One of the biggest risks of the Trump presidency has always been the harm it might do to the U.S. and global economies through a reckless approach to trade. Norms and institutions have been built over decades to support international cooperation through commerce. The U.S., far from being disadvantaged by this system of liberal trade, has profited enormously. The new tariffs, and the preposterous comments offered in their defense, suggest that Trump wasn’t bluffing: He really does want to tear this system down.

The last time this happened was during the 1930s. The Smoot-Hawley tariffs and the retaliation they provoked contributed to the Great Depression and the collapse of the world economy. Mr. President, what exactly was good about that trade war?

Dick’s issues a call to arms

The Hartford Courant

Dick’s Sporting Goods has not only stopped selling assault weapons and high-capacity magazines. By calling for a ban on assault-style firearms and more, this national retailer has become a national leader.

Now, will politicians hear the call?

If a company that sells guns can understand that assault weapons don’t belong in civilian hands, that people under 21 should not be able to buy guns, and that high-capacity magazines should be banned — and that these simple steps can be taken without violating anyone’s Second Amendment rights — then shouldn’t politicians be able to understand that as well?

This nation used to have an assault weapons ban. Connecticut’s ban has passed constitutional muster. Even former Supreme Court Justice Antonin Scalia, in the oft-cited Heller decision, recognized that the Constitution allows the government to limit access to certain kinds of weapons. Not anyone can buy a rocket launcher.

The task before Congress now is to recognize that banning assault weapons is not just within its rights but among its responsibilities. In the absence of congressional action, Dick’s accepted this responsibility. It sets an example for other gun retailers.

Dick’s is not the only company to make a public stand against gun violence since the shooting at a Parkland, Fla., high school that took the lives of 17 students and staff on Feb. 14. A number of companies, including airlines and car rental companies, have publicly cut ties with the National Rifle Association and stopped offering discounts to NRA members.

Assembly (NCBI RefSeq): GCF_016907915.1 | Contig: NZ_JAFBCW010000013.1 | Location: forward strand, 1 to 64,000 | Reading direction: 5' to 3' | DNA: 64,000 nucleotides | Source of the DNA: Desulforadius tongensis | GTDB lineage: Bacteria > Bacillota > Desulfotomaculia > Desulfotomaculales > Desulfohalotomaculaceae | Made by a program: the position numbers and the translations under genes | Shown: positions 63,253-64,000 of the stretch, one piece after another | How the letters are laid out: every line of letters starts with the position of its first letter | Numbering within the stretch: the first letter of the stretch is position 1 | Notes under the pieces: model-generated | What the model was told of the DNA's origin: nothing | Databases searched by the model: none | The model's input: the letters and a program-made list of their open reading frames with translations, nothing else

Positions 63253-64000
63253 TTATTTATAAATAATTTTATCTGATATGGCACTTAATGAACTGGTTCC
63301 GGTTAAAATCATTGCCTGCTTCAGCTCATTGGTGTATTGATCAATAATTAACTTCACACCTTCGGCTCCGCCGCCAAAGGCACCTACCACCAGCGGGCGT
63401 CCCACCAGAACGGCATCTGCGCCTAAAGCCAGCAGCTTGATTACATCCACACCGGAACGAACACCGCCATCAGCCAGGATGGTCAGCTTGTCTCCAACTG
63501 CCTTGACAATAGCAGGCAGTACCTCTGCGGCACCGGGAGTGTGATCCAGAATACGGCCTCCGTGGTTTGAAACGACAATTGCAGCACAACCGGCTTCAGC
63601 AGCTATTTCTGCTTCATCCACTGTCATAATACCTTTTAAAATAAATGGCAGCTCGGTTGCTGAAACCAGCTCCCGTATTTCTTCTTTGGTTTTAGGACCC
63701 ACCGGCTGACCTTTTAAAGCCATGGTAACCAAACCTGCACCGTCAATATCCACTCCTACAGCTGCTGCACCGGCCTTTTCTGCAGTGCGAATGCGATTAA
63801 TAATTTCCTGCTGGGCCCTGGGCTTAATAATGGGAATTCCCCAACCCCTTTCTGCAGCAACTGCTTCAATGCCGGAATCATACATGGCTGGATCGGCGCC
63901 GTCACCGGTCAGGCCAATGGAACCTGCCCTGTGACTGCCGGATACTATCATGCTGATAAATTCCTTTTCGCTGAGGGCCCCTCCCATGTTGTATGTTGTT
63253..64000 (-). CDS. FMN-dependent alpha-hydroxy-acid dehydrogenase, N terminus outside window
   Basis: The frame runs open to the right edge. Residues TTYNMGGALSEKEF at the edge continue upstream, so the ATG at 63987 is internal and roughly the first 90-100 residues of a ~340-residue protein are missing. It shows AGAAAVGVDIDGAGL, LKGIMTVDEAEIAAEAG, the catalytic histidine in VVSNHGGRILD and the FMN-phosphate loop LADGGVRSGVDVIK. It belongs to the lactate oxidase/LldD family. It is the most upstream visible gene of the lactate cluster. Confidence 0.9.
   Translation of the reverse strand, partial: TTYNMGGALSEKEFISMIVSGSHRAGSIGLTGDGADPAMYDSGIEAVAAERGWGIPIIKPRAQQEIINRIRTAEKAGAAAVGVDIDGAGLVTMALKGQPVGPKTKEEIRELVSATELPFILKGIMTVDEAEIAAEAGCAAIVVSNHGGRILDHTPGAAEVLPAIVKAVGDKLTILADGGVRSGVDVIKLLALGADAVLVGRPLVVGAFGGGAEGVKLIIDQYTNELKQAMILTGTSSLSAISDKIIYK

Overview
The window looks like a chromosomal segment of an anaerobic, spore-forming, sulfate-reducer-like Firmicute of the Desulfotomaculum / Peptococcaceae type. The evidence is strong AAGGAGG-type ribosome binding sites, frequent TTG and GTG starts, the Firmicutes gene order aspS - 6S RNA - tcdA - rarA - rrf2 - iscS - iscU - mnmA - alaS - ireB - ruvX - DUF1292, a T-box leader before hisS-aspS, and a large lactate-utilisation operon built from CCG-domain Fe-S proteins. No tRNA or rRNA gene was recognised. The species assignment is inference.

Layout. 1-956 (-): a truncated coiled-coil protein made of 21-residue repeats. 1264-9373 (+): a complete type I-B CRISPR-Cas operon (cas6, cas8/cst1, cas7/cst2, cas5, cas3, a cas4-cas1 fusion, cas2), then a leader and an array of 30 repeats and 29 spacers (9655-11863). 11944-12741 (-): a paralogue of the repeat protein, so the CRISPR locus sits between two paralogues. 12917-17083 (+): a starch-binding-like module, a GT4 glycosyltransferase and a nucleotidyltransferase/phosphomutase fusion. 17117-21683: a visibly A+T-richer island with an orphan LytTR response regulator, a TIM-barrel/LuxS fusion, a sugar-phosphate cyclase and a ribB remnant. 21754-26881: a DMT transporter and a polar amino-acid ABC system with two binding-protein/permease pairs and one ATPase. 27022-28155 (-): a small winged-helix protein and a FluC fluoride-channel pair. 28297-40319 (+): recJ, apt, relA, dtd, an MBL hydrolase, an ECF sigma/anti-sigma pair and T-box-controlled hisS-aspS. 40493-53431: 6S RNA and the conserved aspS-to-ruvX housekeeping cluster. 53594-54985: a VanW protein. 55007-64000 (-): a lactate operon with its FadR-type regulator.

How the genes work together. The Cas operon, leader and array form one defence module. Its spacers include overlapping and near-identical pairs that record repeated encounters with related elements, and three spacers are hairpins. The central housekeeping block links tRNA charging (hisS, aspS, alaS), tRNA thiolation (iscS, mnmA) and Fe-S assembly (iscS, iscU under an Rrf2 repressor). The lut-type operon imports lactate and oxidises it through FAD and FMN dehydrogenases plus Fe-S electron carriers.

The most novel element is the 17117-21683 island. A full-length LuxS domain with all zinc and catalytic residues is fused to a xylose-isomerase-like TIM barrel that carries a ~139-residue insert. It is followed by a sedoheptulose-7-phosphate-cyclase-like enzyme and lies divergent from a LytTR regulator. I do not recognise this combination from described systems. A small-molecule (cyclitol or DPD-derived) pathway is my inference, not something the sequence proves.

It’s as if everyone is waking up, except for the politicians who are afraid to stand up to the bullying tactics of the NRA.

Dick’s initially stopped selling AR-15-style weapons in the wake of the Sandy Hook shooting, but then resumed at its Field & Stream stores. Those stores — numbering only 35, none in Connecticut — will no longer sell assault-style rifles, according to Dick’s. It’s a mostly symbolic step, but the message is clear.

Dicks also called for expanding background checks and closing loopholes that allow gun sales outside the system.

To repeat: A major national seller of guns will no longer take part in irresponsible gun sales and wants the rest of the nation to join in.

This is what progress looks like.

Thank you, Dick’s Sporting Goods, for doing what’s right.

The real test is when the media attention goes away

St. Louis Post-Dispatch

Starting a movement, motivated by energy, anger and youth, isn’t that difficult. Keeping it going when momentum flags is harder. The young people from Parkland, Fla., and their supporters fighting for reasonable gun control must commit themselves for the long haul, understanding that it’s not going to be a battle lightly fought or easily won.

The student activists got a taste of that quickly when a smear campaign took root just as their movement was gaining national visibility. A YouTube user identifying himself as Mike M. cobbled together an old video news segment of movement leader David Hogg being interviewed on another matter and accused him of being a “crisis actor.”

Social media chatter questioning who’s behind the student movement continues to gain traction. The theme is that liberal forces are working behind the scenes to carry out their mission of repealing the Second Amendment. All this comes in the context of a well-documented Russian effort to divide Americans exactly by using such social media tactics.

Four days after the Marjory Stoneman Douglas High School shooting rampage, some survivors banded together to name their movement Never Again. Their goal is to win approval for some common-sense gun regulations, including stricter background checks for gun owners. They called a nationwide protest for March 24.

This is nothing more than a group of students motivated by having watched friends and acquaintances get slaughtered by another teen wielding an assault rifle he never should have been allowed to possess. They are nobody’s puppets.

To their credit, the young activists seem undaunted by the social media attacks. Cameron Kasky, 17, laughed at the suggestion that he might be a crisis actor. “You should have seen me in ‘Fiddler on the Roof,’ “ Kasky said. “Who the hell would pay me to act?”

The Parkland students are part of what has been tagged the “mass shooting generation.” They were born around the time of the 1999 Columbine High School attack in Colorado, in which 12 students and one teacher were killed, and have listened to the reverberations of mass shootings throughout their young lives.

They have reason to become activists and are not easily intimidated, even when the National Rifle Association bears down on them with its massive political machinery.

But they must know that the road ahead is arduous. The limelight will not always shine on them and their cause, no matter how righteous. They saw that last week when Republican legislators in Florida rejected their call for an assault-weapons ban.

When the media attention dies down and the nation’s attention wanes, that’s when their real dedication to the cause will show. It’s about garnering votes. It’s hard work, involving fundraising and door-to-door campaigning. That’s when real leadership and commitment is tested.